Resurrection and the Restoration of Israel: The Ultimate Victory of the God of Life

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Yale University Press, 2006 - Religion - 274 pages
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Many famous antique texts are misunderstood and many others have been completely dismissed, all because the literary style in which they were written is unfamiliar today. So argues Mary Douglas in this controversial study of ring composition, a technique which places the meaning of a text in the middle, framed by a beginning and ending in parallel. To read a ring composition in the modern linear fashion is to misinterpret it, Douglas contends, and today's scholars must reevaluate important antique texts from around the world. Found in the Bible and in writings from as far a field as Egypt, China, Indonesia, Greece, and Russia, ring composition is too widespread to have come from a single source. Does it perhaps derive from the way the brain works? What is its function in social contexts? The author examines ring composition, its principles and functions, in a cross-cultural way. She focuses on ring composition in Homer's Iliad, the Bible's book of Numbers, and, for a challenging modern example, Laurence Sterne's Tristram Shandy, developing a persuasive argument for reconstruing famous books and rereading neglected ones.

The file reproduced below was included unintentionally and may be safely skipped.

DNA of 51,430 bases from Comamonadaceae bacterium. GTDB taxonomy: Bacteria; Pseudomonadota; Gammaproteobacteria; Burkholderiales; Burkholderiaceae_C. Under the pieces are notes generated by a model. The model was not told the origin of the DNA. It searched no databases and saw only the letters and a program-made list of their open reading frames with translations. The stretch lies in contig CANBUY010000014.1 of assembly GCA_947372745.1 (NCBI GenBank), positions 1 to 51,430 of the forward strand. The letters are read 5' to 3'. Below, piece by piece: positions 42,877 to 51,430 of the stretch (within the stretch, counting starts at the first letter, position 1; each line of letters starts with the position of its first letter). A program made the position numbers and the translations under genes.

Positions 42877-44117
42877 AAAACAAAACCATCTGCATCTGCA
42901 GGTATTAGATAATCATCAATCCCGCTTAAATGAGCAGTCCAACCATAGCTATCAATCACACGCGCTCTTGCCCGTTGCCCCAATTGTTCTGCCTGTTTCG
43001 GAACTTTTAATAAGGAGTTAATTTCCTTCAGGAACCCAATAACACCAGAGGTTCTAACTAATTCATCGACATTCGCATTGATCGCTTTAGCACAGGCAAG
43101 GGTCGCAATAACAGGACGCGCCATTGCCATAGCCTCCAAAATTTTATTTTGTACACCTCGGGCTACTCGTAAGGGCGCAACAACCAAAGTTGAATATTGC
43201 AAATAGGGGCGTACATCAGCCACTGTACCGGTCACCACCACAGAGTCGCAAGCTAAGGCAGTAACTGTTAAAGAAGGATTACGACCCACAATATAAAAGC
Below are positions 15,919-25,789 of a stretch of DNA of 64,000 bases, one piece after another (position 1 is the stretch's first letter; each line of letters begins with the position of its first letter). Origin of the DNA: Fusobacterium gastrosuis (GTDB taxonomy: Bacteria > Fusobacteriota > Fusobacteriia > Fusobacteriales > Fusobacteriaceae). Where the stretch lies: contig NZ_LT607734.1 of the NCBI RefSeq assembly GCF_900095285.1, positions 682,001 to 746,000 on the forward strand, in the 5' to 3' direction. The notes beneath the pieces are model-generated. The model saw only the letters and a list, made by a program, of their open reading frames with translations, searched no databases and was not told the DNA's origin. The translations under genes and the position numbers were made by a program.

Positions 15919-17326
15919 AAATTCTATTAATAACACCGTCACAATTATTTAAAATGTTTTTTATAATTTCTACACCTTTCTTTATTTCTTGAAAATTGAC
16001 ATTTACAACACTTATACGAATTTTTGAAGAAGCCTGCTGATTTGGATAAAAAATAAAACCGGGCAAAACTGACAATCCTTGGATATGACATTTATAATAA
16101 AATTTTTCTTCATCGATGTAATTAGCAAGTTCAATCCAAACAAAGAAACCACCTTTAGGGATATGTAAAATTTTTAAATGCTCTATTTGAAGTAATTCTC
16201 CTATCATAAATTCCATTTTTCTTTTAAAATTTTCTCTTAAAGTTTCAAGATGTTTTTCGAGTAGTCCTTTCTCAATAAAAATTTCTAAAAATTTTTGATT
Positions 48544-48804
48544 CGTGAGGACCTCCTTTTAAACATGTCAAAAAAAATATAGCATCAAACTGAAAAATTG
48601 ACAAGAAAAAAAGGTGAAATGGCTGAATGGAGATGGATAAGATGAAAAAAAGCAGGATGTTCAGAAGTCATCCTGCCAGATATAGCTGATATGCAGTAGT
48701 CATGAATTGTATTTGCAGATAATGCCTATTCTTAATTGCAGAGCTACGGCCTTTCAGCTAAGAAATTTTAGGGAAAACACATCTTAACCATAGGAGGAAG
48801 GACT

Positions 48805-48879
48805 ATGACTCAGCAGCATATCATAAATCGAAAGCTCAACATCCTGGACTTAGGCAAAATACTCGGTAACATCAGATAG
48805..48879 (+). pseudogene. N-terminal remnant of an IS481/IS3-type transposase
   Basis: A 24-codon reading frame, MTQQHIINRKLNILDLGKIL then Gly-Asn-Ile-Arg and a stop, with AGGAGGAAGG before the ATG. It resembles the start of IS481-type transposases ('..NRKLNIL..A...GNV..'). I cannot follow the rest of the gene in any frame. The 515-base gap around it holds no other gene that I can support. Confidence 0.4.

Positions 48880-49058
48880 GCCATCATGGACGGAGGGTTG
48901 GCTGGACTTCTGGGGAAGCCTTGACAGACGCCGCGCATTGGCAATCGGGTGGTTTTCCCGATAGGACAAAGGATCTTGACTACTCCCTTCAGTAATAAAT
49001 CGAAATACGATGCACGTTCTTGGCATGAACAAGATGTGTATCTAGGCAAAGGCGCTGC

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Contents

1 The Modern Jewish Preference for Immortality
1
2 Resurrection in the Torah?
23
3 Up from Sheol
35
4 Are Abraham Moses and Job in Sheol?
67
5 Intimations of Immortality
82
6 Individual Mortality and Familial Resurrection
108
7 The Man of God Performs a Resurrection
123
8 Death Be Broken
133
10 Israels Exodus from the Grave
156
11 The Fact of Death and the Promise of Life
166
12 He Keeps Faith with Those Who Sleep in the Dust
181
13 Gods Ultimate Victory
201
The Two Horns of the Ram
217
Notes
231
Index of Ancient Sources
263
Index of Authors
273

9 The Widow ReWed Her Children Restored
142

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